3. You’re living with a spouse whose physical or mental condition prevents him or her from caring for your child for at least 4 continuous weeks in the calendar quarter services were performed.

If your mom is watching your child outside of your home, (say you are dropping your child off to your mom), then your mom would be considered a “self-employed person” which means that she will need to pay self-employment taxes on her income. The reason she will need to pay report and pay self-employment taxes is because she would have earned over $400 in self-employment income.


Because your mom is self-employed, she would have to pay SELF EMPLOYMENT TAXES in the amount of $1,591.20 (calculated using the 20% qualified business income deduction only, not with any business expense deductions), and if she has over $25,000 in income (social security income plus self-employment income), she may also have to pay INCOME TAXES on the earnings.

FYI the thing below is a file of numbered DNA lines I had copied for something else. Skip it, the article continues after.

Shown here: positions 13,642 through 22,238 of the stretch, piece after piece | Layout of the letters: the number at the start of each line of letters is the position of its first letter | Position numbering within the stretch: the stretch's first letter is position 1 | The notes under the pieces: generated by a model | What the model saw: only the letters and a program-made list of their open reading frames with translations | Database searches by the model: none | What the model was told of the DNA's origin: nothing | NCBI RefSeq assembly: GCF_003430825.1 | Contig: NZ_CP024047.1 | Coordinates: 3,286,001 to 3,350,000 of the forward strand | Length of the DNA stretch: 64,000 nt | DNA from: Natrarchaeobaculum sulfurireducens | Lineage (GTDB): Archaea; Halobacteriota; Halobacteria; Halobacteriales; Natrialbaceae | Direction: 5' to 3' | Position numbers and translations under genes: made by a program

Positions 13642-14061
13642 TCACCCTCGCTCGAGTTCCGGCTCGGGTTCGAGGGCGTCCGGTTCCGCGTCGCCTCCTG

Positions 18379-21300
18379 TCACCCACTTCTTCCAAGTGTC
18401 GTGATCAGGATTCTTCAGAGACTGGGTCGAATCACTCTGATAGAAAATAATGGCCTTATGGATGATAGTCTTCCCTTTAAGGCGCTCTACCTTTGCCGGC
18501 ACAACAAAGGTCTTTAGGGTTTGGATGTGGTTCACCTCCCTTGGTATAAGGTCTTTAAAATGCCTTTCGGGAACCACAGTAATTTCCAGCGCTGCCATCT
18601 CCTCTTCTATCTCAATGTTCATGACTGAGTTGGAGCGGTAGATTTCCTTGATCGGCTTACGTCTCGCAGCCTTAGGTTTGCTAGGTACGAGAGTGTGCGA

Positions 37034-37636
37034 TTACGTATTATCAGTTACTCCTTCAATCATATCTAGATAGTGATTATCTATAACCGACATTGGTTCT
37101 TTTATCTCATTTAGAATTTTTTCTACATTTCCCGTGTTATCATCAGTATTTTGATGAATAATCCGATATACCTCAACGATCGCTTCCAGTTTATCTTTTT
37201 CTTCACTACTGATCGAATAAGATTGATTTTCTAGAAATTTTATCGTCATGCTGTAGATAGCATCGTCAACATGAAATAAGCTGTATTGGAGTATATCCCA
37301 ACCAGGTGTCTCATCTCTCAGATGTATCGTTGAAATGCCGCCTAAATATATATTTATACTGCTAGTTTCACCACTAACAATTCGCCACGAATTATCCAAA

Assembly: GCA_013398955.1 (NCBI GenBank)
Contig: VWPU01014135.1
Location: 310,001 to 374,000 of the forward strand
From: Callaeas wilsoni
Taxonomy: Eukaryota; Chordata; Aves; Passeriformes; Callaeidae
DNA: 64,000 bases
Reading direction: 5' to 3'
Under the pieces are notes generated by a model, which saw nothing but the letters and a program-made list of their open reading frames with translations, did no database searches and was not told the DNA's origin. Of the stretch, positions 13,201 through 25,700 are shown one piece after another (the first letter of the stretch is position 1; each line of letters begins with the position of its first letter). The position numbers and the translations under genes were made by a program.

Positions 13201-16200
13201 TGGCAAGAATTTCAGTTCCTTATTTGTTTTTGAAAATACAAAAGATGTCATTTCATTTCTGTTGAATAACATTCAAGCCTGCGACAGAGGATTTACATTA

By paying your mom to watch your child, you may be eligible to claim the nonrefundable child and dependent care tax credit. The Child and dependent care tax credit ranges from 20%-35% of either $3,000 or $6,000 depending on your adjusted gross income. A qualifying individual for the child and dependent care credit is:

  1. Your dependent qualifying child who is under age 13 when the care is provided.
  2. Your spouse who is physically or mentally incapable of self-care and lived with you for more than half of the year.